**Maintainer:**admin

Let's start off today with a lemma - those useful little building blocks fo proper theorems and their proofs. If you took the exam for Analysis 1, Fall 2012, this will look familiar:

**Lemma:** If $g : A \to \mathbb{R}$ is continuous at $c \in A$ and $g(c) \neq 0$, then there exists a neighborhood of $c$ for which $g(x) \neq 0$ on that neighborhood.

**Proof:** $g(c) \neq 0$, so let $\epsilon = \frac{|g(c)|}{2}$. Since $g$ is continuous at $x=c$, $\exists \delta > 0$ such that $|x - c| < \delta$ implies $|g(x) - g(c)| < \epsilon$. So $|g(c)| - |g(x)| \leq |g(c) - g(x)| < \frac{|g(c)|}{2}$. Rearranging this, we see that $|g(c)| - \frac{|g(c)|}{2} < |g(x)|$ thus $0 < \frac{|g(c)|}{2} < |g(x)|$. So in the neighborhood of our $\delta$, $g(x) \neq 0$.

We can also get the following corollary out of this:

**Corollary:** If $g : A \to \mathbb{R}$ is continuous at $c \in A$ and $g(c) \neq 0$, then $1 / g(x)$ is continuous at $c$.

**Proof:** For a given $\epsilon > 0$, there exists a $\delta > 0$ such that $|g(x)| > \frac{|g(c)|}{2}$ for all $x$ in the $\delta$-neighborhood of $c$. Thus, $\frac{2}{|g(c)|} > \frac{1}{|g(x)|}$ for those $x$. Thus, by the Triangle Inequality:

$$ \left|\frac{2}{|g(x)|} - \frac{2}{|g(c)|}\right| = \frac{|g(c) - g(x)|}{|g(x)||g(c)|} \leq \frac{2 \cdot |g(x) - g(c)|}{|g(c)|^2} $$

But $g$ is continuous at $c$, so for a given $\epsilon > 0$, there exists a $\delta_1 > 0$ such that if $|x - c| < \delta_1$, then $|g(x) - g(c)| < \frac{|g(c)|^2}{2}\epsilon$. Thus, if we choose a $\delta_2 := \inf\{\delta, \delta_1\}$ and set $|x - c| < \delta_2$, then:

$$ \left|\frac{1}{g(x)} - \frac{1}{g(c)}\right| \leq \frac{2 \cdot |g(x) - g(c)|}{|g(c)|^2} < \epsilon $$

Thus completing our proof.

*1*More combinations of continuous functions¶

Now let's talk about functions that are everywhere continuous. It's easy to see that $f(x) = x$ is a continuous function, and as we've seen, the product of a continuous function with a scalar or another continuous function is continuous. Additionally, the sum of continuous functions is continuous. Therefore *polynomials are continuous everywhere* as you can construct them with $f(x) = x$ and some coefficients. Rational functions are also continuous everywhere in their domain.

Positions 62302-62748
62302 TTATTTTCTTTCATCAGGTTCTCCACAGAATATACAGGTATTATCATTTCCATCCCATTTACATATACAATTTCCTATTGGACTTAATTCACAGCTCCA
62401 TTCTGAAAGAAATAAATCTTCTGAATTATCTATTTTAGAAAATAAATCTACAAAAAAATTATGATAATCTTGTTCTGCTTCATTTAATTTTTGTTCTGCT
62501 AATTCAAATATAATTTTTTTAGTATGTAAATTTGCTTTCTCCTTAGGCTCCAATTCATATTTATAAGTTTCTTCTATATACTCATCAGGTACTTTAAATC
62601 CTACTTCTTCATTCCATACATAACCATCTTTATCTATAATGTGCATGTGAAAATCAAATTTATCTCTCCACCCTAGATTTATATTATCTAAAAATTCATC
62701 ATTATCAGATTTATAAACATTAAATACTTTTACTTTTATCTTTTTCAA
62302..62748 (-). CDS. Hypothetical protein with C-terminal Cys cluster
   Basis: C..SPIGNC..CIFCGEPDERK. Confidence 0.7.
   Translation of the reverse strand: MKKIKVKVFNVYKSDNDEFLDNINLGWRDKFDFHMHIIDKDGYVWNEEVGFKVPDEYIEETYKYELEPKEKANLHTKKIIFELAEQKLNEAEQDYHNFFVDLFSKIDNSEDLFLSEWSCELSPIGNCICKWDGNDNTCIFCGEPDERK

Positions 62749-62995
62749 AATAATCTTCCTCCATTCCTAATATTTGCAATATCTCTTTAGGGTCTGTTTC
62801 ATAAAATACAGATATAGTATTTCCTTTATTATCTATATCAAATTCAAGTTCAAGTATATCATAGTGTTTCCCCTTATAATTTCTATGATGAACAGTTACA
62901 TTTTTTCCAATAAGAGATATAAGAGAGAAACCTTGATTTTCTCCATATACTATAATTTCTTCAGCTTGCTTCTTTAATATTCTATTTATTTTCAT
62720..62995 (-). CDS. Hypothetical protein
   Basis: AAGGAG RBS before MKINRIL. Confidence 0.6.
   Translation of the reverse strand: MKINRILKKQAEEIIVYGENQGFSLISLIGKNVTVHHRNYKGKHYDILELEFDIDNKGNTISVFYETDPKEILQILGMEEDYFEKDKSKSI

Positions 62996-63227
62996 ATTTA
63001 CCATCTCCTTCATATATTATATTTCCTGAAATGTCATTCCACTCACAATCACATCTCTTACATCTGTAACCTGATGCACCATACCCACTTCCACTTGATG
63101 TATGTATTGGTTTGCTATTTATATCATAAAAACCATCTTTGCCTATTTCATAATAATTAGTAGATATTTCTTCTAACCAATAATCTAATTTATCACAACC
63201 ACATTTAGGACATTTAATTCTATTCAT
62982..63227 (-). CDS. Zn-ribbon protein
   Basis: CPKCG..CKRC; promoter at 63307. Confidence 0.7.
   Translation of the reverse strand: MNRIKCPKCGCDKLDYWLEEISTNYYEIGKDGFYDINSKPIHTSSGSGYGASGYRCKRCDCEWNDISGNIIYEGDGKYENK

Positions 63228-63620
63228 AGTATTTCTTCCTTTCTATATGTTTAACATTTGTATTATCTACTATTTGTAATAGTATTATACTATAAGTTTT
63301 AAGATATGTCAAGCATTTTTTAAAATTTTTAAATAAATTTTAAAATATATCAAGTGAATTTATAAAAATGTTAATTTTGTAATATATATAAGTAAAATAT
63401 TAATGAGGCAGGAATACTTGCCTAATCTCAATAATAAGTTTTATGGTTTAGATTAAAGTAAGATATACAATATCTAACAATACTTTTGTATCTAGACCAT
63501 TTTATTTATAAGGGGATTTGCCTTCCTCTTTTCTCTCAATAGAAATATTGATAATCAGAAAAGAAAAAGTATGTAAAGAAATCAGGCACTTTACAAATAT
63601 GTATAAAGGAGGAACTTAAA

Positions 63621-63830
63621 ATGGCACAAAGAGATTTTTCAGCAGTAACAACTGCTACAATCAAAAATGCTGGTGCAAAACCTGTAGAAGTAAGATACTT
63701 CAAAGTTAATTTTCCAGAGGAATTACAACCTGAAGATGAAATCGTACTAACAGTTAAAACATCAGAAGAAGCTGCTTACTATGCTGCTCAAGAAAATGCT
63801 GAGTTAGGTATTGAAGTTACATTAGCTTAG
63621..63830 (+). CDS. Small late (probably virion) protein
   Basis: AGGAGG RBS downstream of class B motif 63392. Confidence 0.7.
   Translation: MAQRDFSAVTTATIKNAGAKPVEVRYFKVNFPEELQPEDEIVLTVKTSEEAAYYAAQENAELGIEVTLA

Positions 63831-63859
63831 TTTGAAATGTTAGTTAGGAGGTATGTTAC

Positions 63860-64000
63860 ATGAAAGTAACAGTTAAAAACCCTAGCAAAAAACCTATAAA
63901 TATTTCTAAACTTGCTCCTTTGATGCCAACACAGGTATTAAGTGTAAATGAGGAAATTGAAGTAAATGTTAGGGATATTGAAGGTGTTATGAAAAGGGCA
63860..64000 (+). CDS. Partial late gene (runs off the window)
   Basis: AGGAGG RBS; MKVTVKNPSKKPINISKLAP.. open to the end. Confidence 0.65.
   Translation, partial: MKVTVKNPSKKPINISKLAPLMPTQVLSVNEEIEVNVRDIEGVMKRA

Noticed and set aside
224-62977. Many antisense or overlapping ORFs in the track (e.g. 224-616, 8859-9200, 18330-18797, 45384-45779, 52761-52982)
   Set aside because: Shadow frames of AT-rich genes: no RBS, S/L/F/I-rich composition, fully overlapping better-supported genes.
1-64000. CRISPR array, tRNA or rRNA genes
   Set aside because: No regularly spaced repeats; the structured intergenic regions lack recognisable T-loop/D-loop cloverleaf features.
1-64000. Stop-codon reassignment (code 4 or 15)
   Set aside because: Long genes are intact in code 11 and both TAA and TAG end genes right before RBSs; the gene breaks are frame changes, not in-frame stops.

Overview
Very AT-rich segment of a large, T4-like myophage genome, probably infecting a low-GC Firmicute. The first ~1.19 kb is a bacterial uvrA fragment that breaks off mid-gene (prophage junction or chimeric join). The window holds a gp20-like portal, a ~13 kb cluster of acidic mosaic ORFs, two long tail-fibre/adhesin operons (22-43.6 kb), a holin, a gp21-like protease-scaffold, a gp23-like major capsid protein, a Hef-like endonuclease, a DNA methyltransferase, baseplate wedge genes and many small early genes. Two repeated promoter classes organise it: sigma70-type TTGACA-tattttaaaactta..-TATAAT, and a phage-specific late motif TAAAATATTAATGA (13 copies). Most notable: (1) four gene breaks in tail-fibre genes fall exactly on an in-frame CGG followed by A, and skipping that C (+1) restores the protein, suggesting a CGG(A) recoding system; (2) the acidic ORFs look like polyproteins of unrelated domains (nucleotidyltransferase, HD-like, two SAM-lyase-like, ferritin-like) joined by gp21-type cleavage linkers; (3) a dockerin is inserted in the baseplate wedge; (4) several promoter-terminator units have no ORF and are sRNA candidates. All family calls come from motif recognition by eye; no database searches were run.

What about the composition of continuous functions? It turns out these are also continuous, which we'll state and prove as follows:

**Theorem:** Given $A, B \subseteq \mathbb{R}$, let $f : A \to \mathbb{R}$ and $g : B \to \mathbb{R}$ be functions where $f(A) \subseteq B$. If $f$ is continuous at $c \in A$ and $g$ is continuous at $f(c)$ then $g \circ f : A \to \mathbb{R}$ is continuous at $c$.

**Proof:** $g$ is continuous at $b = f(c)$, so for a given $\epsilon > 0$, there exists a $\delta > 0$ such that $|g(x) - g(b)| < \epsilon$. $f$ is continuous at $c$. Thus there exists a $\delta_1 > 0$ such that if $|x - c| < \delta_1$ then $|g(f(x)) - g(f(c))| < \epsilon$, thus completing our proof.

*2*Closed, bounded intervals¶

Now we give a definition that will be useful (and is quite obvious):

**Definition:** A function $f : A \to \mathbb{R}$ is said to be bounded on $A$ if there exists some $M > 0$ such that $|f(x)| \leq M$ for all $x \in A$.

In general, a continuous function on an interval need not be bounded, for example the function $1/x$ on $(0,1)$. However, a continuous function on a *closed, bounded* interval is bounded on that interval:

**Theorem:** Let $I = [a, b]$ be a closed, bounded interval and $f : I \to \mathbb{R}$ be a continuous function on $I$. Then $f$ is bounded on $I$.

**Proof**: Suppose $f$ is not bounded. Then for all $M \in \mathbb{N}$ there exists some $x_M \in I$ such that $|f(x_M)| > M$. Thus, $(x_M)$ is a sequence in $I$. But $I$ is a closed and bounded interval, so by Bolzano-Weierstrass it has a convergent subsequence $(x_{M_k})$ that converges to some $x_0 \in I$. As $f$ is continuous on $I$, $f(x_{M_k}) \to f(x_0)$, i.e. $f(x_{M_k})$ is convergent and convergent sequences are bounded. Hence we conclude our proof by contradiction.

This is an important result to know as it is used often. And now for another definition:

**Definition:** Let $A \subseteq \mathbb{R}$, $f : A \to \mathbb{R}$. We say $f$ has an *absolute maximum* on $A$ if there exists $c \in A$ such that $f(c) \geq f(x)$ for all $x \in A$. Similarly, $f$ has an absolute minimum on $A$ if there exists $d \in A$ such that $f(d) \leq f(x)$ for all $x \in A$.

This is a pretty intuitive definition and doesn't require much thought. Now let's make use of this new definition in the following theorem:

**Theorem:** Let $I = [a, b]$ be a closed, bounded interval, and $f : I \to \mathbb{R}$ be continuous on $I$. Then $f$ achieves both an absolute maximum and an absolute minimum on $I$.

**Proof:** By a previous theorem, we know there exists $M > 0$ such that $|f(x)| \leq M$, so $f(x) \leq |f(x)| \leq M$ for all $x \in A$. Thus the set $f(I) = \{f(x) : x \in A\}$ is bounded above, and therefore has a supremum $S$. Another way or saying this is that for $n \in \mathbb{N}$, $S - 1/n$ is not an upper bound. So we can create a sequence $(x_n)$ defined such that $S - 1/n < f(x_n) \leq S$. By Bolzano-Weierstrass, there is a convergent subsequence $(x_{n_k})$ that converges to some $x_0 \in I$. By the squeeze theorem we know that $f(x_0) = S$, giving us the absolute maximum. The proof for a minimum follows similarly.